Rejecting a Culture of Lies

It was a very revealing moment.  I was driving with a friend through a major university campus.  He was working in an office responsible for managing the resources of the university. And I happened to say, “You know, I’ve been wondering. I know there are complex moral questions like what to do if there are five guys in a lifeboat but only room for four, but I’ve started to suspect that most of our moral issues from day to day are fairly straightforward applications of the Ten Commandments that only seem complicated because we convince ourselves that in this instance it would be better to steal or lie or whatever.”

“Lying,” my friend exploded. “If we could only get people to stop lying. In my office, we can’t even figure out what we have because everyone is always lying, so we can’t make any reliable judgments about what we need.”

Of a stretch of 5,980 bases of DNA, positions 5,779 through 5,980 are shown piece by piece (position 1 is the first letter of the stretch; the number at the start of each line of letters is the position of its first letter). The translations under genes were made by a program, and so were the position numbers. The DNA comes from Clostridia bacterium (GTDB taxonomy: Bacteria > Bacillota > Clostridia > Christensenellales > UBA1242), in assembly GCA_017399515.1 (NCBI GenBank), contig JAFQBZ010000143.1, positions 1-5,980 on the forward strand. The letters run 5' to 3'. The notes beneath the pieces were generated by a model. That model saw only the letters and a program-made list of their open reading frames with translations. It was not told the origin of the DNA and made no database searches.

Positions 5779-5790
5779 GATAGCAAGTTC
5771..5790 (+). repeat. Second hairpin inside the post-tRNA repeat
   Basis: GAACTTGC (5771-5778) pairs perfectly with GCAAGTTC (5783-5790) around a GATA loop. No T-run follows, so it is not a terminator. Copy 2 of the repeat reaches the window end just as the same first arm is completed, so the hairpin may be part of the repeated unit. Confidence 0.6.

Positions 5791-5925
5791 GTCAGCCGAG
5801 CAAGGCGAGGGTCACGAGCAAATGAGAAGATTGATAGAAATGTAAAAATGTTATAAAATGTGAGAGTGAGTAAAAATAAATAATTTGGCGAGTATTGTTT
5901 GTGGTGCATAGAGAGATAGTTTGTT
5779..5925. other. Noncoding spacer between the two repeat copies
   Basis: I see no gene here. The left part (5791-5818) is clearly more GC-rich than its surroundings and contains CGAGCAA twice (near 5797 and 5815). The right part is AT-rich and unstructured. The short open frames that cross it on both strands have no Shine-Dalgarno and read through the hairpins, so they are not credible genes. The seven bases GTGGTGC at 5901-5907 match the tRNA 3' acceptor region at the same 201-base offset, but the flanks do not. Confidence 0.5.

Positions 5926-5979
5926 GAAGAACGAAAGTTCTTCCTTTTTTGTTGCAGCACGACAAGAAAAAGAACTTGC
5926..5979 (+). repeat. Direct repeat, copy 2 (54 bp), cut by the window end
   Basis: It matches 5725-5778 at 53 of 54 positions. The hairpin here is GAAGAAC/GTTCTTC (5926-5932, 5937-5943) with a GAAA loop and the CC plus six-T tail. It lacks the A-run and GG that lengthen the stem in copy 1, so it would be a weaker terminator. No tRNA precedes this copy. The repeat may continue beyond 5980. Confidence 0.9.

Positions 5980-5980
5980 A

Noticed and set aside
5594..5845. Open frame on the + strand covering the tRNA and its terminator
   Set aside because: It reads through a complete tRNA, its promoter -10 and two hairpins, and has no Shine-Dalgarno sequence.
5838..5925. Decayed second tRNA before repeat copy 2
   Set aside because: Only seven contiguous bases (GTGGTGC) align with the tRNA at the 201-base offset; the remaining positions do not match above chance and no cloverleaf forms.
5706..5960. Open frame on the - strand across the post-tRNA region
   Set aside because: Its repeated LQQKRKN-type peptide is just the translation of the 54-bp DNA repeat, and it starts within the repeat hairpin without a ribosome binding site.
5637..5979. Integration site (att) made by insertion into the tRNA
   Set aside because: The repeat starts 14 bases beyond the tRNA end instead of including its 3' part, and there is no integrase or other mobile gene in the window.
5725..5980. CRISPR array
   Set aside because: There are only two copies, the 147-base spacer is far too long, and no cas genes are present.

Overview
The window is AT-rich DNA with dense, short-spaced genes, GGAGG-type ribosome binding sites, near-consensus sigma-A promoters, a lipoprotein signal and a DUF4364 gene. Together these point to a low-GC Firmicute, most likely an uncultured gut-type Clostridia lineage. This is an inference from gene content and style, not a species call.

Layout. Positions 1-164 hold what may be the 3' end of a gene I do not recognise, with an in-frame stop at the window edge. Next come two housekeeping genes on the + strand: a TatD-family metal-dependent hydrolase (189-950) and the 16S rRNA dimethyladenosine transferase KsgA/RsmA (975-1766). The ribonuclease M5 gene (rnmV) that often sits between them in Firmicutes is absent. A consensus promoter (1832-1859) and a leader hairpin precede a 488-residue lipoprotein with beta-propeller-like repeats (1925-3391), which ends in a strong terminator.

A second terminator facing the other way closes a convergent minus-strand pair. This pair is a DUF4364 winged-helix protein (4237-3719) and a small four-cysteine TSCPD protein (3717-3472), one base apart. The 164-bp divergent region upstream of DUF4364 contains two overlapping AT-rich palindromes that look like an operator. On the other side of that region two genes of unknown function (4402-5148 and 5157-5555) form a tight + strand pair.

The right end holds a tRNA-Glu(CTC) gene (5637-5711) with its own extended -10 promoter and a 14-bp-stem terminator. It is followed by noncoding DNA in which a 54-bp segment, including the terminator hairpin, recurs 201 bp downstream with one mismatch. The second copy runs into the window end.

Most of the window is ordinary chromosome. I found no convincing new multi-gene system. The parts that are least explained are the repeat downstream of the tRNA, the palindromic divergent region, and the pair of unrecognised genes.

For example, he explained, that since they knew every department always overstated their budget by 20 percent, his office simply cut every budget by that amount, presuming that they had lied.  Some departments began to catch on to this and had started to overstate their budgets by 25 percent. As a consequence, his office began cutting every budget by 25 percent.

After a while, this game of cat-and-mouse becomes so complex no one knows anymore what target they are supposed to be shooting at or whether they have any real arrows left in their quiver.

We all live in circumstances in which we cannot know everything we need to know to make all the decisions we need to make.  So we need to be able to trust the truth of the information given to us by others.  One rejoinder would be the classic one of Pontius Pilate: “Truth, what is that?”  There is your truth and my truth.  Or, as some pragmatists claim, truth is what serves some pragmatic end.

But hasn’t our recent experience shown us the dangers of allowing “truth” to be subservient to someone’s pragmatic ends?